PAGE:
In our modern economy, both commodity money and credit-money exist, but the latter dwarfs the former. The trillions of dollars recorded on the balance sheets of our banks are generally not backed by gold or any other commodity. Still, they exist as claims and promises between individuals, organisations, and states. We built our financial system on credit-money and never looked back. That is, until new types of electronic money began to emerge, eventually leading to the creation of Bitcoin in 2009.
Unlike other forms of electronic money, Bitcoin (among its crypto peers) is unique because there is no concept of ‘credit’ built into the issuance process. There is no counter-party or contractual agreement; there is just a fixed supply of digital tokens (21 million) and a price determined entirely by the free market. This radically innovative concept offers an alternative form of digital money. It’s commodity money — it’s digital gold — it’s money without banks.
Which brings us to a more existential application of crypto — Digital Identity.
Like ‘credit-money’, there is an aspect of your identity that is inseparable from relationships with others, and society in general. But like ‘commodity money’, there is a part of your individuality that exists independent of any specific society: a physical you. When you talk to somebody in the street, that communication and identity sharing is peer-to-peer (there is no Facebook in the middle facilitating that interaction). You may choose to join a social organisation, but if you leave, you do not leave your entire identity behind, too, just the aspects specific to that particular social context. You may get a job, but when that job ends, your identity remains. In the words of Fight Club’s Tyler Durden: “you’re not your job”.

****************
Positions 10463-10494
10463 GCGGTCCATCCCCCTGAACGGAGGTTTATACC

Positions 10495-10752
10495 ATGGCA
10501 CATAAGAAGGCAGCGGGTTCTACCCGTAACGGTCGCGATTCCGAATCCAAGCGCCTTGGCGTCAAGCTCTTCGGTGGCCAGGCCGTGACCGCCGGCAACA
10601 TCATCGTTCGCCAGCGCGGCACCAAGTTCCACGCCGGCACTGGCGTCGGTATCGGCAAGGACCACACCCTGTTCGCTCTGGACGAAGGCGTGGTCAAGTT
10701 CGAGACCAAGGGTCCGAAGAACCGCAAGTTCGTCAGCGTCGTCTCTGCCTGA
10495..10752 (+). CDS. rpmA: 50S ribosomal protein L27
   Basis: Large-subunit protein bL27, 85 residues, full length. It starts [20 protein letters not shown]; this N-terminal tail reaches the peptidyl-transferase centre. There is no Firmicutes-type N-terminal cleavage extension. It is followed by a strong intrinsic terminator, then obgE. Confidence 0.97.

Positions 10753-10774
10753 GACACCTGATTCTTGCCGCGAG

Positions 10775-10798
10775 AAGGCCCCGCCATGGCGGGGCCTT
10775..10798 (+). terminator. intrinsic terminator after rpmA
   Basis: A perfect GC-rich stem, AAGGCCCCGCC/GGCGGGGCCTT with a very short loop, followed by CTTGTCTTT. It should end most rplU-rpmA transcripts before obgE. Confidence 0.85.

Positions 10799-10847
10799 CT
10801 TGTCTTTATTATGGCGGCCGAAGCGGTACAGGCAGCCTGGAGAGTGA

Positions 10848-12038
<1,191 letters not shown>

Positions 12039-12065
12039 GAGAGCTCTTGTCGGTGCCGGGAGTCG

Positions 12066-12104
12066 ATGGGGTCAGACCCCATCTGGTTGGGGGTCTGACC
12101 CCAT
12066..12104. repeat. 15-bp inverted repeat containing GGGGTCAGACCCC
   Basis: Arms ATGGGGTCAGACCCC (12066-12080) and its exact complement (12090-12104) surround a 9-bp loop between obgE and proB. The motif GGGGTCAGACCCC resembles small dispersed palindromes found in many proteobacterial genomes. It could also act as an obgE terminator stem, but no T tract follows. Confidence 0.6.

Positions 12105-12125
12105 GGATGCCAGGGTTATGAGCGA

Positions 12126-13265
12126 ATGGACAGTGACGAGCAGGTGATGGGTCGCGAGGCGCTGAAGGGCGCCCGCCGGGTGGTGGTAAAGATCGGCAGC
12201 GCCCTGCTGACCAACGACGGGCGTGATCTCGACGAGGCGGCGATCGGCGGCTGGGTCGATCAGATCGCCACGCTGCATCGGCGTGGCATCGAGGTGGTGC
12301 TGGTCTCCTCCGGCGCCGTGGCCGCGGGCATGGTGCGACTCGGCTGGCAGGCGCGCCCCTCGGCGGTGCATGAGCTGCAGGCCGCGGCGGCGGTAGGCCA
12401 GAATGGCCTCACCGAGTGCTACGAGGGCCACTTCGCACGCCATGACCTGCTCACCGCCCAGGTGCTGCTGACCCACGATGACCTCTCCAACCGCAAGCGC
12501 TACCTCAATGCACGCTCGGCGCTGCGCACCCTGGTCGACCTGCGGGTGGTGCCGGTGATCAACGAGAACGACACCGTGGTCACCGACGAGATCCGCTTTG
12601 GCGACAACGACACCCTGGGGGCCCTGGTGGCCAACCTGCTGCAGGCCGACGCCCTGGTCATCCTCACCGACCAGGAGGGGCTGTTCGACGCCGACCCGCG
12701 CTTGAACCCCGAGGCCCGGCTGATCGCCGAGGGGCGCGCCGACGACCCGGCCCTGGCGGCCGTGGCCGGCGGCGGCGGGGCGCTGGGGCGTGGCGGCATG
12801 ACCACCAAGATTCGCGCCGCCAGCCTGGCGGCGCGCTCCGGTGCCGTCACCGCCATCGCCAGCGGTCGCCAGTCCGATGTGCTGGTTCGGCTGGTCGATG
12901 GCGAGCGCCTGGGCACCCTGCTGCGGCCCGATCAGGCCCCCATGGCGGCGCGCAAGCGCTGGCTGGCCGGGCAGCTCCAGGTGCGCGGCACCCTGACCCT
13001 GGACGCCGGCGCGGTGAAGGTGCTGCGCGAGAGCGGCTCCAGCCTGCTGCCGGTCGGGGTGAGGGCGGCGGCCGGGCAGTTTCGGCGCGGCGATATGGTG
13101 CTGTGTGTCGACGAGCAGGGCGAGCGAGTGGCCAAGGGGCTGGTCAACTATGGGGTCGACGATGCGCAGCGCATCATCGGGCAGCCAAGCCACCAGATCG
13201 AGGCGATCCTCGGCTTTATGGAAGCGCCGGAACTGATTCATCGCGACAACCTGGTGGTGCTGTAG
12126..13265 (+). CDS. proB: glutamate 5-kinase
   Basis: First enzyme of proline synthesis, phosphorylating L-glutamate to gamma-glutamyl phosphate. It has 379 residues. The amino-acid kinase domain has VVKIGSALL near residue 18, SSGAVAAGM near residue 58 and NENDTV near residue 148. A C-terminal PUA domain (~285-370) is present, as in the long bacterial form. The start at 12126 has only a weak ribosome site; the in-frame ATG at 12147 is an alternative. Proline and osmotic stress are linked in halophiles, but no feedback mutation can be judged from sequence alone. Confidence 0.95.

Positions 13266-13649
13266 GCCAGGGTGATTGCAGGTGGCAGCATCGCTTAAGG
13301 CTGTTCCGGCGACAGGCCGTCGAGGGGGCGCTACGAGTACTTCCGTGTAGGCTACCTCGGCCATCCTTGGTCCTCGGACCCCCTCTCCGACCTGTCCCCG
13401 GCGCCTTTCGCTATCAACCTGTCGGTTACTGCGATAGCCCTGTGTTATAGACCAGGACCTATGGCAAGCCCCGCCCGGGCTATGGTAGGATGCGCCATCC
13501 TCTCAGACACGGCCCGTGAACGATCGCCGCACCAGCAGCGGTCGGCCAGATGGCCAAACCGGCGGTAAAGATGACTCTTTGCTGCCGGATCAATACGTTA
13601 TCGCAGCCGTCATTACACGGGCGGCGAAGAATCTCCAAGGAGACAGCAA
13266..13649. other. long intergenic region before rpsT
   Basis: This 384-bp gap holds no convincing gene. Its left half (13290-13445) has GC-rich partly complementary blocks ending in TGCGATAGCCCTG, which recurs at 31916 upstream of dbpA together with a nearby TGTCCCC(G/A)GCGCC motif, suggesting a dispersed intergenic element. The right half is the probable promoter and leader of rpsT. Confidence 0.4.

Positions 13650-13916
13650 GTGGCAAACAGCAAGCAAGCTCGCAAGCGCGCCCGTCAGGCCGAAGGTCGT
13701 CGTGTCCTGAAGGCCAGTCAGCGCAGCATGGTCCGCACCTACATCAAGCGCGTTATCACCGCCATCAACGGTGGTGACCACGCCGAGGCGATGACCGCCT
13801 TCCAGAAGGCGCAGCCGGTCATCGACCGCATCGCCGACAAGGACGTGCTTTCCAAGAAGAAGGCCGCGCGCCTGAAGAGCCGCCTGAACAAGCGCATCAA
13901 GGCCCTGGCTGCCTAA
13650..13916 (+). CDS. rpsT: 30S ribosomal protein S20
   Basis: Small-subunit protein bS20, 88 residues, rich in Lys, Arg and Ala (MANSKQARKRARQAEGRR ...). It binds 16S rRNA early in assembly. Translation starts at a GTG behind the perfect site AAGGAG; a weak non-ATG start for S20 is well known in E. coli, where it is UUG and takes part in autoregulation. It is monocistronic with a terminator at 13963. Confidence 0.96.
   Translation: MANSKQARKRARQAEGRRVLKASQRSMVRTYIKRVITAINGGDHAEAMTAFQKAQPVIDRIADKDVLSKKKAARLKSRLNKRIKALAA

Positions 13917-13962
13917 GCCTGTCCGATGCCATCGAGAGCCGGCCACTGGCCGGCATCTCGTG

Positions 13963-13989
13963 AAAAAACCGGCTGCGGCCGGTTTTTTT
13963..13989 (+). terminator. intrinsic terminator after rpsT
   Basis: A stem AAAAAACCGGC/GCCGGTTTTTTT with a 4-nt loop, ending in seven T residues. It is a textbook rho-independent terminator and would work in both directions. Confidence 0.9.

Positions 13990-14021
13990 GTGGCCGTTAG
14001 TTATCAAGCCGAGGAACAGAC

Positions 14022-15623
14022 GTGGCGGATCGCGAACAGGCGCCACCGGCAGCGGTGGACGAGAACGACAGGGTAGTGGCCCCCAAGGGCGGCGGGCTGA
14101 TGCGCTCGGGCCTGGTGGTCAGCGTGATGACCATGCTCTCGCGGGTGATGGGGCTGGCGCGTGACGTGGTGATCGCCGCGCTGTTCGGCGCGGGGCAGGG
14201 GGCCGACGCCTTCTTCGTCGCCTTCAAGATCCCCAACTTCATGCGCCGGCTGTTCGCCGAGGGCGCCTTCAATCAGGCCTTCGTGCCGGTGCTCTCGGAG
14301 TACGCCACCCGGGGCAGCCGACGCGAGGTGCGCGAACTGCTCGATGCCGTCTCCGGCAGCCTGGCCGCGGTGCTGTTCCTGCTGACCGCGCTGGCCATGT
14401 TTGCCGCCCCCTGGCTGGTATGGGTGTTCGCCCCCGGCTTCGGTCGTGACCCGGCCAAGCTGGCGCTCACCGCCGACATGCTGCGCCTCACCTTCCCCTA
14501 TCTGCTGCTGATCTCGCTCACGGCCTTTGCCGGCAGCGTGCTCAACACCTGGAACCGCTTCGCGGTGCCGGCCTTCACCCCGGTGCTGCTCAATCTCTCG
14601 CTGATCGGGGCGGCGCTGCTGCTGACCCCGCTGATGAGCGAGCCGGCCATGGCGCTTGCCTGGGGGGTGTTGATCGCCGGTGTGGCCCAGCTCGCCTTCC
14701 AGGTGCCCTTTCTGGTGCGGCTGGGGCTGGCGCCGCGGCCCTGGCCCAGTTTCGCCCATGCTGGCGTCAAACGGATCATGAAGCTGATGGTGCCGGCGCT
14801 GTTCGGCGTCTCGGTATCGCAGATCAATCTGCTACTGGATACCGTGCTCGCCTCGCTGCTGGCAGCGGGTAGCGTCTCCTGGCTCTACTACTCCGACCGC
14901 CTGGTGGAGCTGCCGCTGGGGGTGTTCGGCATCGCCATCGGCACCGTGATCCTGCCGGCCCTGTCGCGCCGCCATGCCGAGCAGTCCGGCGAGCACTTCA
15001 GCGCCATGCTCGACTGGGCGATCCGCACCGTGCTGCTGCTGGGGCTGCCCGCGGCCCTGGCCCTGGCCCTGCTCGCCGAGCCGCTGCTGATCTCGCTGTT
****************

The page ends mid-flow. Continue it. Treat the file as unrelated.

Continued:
The digital ‘you’ is not free. On the internet, there is no neutral place to roam; there is no public street. Huge centrally controlled social networks and applications keep you bound and restrained. You’re psychologically and digitally chained to platforms like Facebook, Twitter, and Linkedin. On the internet these accounts are you. You are your job. You are your social profile.
Our online identities are held captive, and most people are oblivious. Google is likely the gateway to your email, documents, and browsing past. If you lost access to your Gmail, Facebook, or Twitter accounts, there isn’t much of a virtual ‘you’ left. Your identity on the internet is tied to large centralised monopolies, just as your fiat money exists in the form of a credit-system recorded by private and central banks.
Which brings us back to my original point: Could the same technology, that made the digital commodity money bitcoin, create a similar type of digital commodity identity? Is it conceivable to create a digital identity owned and controlled by the individual, not shackled by platforms like Facebook? Imagine being able to leave Twitter but keep your followers. With this reclaimed identity, you would no longer be beholden to the various applications you use. You could take your identity and social connections with you wherever you go on the internet — just as you can walk around freely in the physical world. This significant change would be a user-controlled, self-sovereign online identity.
Bitcoin offers us freedom of money. Freedom of identity is possible too.